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Hockey Team Won't Return Next Season To Bloomington Arena

Hockey players on ice
Central Illinois Flying Aces
The Bloomington team rebranded as the Flying Aces in 2017—the building’s fourth hockey team name in 11 years.";s:

The Central Illinois Flying Aces won’t be returning next season to Grossinger Motors Arena in Bloomington, the junior hockey team announced Thursday.

Team officials said the USHL granted them a one-year temporary withdrawal, meaning the team will be idle for the 2019-2020 season. Owners will “continue to evaluate opportunities to see the team resume play in the 2020-2021 season,” the team said in a statement.

"We had to try and stop the bleeding and re-evaluate what we're gonna do with the franchise."

“We haven’t been able to get the marketplace to buy into supporting a local product there,” Zoran Rajcic, vice president of Flying Aces owner CSH International Inc., told GLT on Thursday. “With the losses that have mounted over the last couple years, it was just getting difficult. We had to try and stop the bleeding and re-evaluate what we’re gonna do with the franchise.”

The temporary—at least—exit of the Flying Aces leaves the City of Bloomington-owned arena without one of its anchor tenants. The arena’s indoor football team, mostly recently the Bloomington Edge, will not return for the 2019 season. The future of pro basketball at the arena remains uncertain.

Bloomington hockey has cycled through several ownership groups, team names, and leagues since the arena opened in 2006 as U.S. Cellular Coliseum. The current junior hockey team started play in 2014 as the Bloomington Thunder. They played in the USHL, the top junior league in the country and the starting point for many future NHL draft picks and elite college players. The team rebranded as the Flying Aces in 2017—the building’s fourth hockey team name in 11 years.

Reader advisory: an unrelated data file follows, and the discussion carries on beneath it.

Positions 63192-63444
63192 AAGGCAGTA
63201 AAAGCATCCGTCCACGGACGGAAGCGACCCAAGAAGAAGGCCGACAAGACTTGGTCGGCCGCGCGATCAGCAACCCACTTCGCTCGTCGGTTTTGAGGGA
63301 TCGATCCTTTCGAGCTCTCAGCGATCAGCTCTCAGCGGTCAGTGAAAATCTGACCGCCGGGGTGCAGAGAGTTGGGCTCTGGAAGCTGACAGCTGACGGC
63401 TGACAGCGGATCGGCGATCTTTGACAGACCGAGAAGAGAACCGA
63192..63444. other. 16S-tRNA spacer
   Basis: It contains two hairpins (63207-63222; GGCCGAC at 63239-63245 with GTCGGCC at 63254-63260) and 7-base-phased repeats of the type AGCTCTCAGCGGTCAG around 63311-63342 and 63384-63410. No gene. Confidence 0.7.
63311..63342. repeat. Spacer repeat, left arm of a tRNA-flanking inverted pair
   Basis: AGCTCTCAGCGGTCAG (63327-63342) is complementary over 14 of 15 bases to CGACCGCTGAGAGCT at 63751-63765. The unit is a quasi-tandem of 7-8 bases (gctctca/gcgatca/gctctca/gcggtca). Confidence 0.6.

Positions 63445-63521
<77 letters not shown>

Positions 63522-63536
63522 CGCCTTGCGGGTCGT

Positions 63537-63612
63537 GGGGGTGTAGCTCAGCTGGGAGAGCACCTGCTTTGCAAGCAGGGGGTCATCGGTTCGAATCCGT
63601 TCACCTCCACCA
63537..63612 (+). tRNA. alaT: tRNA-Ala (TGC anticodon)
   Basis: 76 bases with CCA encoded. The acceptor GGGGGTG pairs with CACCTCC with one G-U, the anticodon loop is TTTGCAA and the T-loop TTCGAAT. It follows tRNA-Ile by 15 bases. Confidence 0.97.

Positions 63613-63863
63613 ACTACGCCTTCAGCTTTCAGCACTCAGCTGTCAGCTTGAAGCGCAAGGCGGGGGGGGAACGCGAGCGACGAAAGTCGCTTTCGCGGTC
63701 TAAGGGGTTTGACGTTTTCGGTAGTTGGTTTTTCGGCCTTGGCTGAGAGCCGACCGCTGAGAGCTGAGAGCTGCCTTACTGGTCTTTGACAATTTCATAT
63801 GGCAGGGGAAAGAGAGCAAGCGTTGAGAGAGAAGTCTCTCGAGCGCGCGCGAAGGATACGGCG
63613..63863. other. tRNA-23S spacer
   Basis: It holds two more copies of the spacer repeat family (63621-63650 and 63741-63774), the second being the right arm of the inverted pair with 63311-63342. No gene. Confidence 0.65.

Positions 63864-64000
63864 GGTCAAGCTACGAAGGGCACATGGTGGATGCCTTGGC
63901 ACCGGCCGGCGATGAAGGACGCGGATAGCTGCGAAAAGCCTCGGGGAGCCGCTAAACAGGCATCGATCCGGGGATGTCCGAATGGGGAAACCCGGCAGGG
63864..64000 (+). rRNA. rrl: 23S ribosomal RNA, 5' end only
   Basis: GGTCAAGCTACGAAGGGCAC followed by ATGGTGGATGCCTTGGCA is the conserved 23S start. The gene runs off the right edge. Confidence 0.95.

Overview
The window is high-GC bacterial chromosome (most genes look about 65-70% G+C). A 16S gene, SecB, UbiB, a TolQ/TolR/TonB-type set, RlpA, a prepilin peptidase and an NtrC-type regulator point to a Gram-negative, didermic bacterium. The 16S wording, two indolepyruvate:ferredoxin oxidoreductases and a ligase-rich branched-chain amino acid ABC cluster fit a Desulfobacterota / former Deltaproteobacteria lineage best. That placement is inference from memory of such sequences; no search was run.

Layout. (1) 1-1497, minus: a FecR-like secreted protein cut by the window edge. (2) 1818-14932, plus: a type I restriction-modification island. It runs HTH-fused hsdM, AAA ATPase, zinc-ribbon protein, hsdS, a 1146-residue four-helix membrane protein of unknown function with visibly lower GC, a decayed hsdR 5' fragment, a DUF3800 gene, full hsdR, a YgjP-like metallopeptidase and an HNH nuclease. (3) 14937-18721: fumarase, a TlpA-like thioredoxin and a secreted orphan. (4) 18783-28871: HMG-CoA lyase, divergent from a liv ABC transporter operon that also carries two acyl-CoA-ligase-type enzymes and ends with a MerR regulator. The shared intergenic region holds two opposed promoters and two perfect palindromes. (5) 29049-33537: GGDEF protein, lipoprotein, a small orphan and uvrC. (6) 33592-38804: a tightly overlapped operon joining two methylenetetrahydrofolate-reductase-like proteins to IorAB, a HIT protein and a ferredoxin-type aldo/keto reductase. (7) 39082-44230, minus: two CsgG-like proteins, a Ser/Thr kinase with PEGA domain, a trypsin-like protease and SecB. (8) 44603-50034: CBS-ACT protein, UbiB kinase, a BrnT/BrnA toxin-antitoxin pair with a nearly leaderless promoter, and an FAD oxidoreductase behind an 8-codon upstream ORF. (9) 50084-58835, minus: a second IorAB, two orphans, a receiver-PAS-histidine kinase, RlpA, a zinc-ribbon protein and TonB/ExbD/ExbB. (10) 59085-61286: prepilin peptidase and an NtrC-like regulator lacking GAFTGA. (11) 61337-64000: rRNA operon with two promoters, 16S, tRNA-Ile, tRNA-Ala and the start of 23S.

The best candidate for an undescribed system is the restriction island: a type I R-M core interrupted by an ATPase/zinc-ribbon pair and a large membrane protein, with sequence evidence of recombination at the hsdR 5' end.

The Flying Aces have struggled with attendance. The team averaged around 608 people in attendance in December, January, and February, according to event reports delivered to the City of Bloomington. Those games averaged a $3,930 profit for the arena, those reports showed.

“The last couple seasons in Bloomington have been difficult to get the business side of things going there. We haven’t been able to get the attendance we need to keep the business viable,” Rajcic said. “And to stop the bleeding right now, we asked the USHL what options we have.”

As a USHL franchise owner, CSH has rights to a 50 to 75-mile radius territory. Theoretically that would allow them to move their USHL team to another central Illinois city, like Peoria. But Peoria already has a hockey team—the semiprofessional Peoria Rivermen in the SPHL.

The Flying Aces’ current five-year lease with the arena ends at the close of this season, which has 15 games remaining, excluding the playoffs. Team owners said they “fulfilled all the terms of the lease and commit to ensure all vendors continue to be paid in full for all services provided.”

“It wasn’t an easy decision,” Rajcic said.

CSH is based in Everett, Wash.

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Ryan Denham is the digital content director for WGLT.
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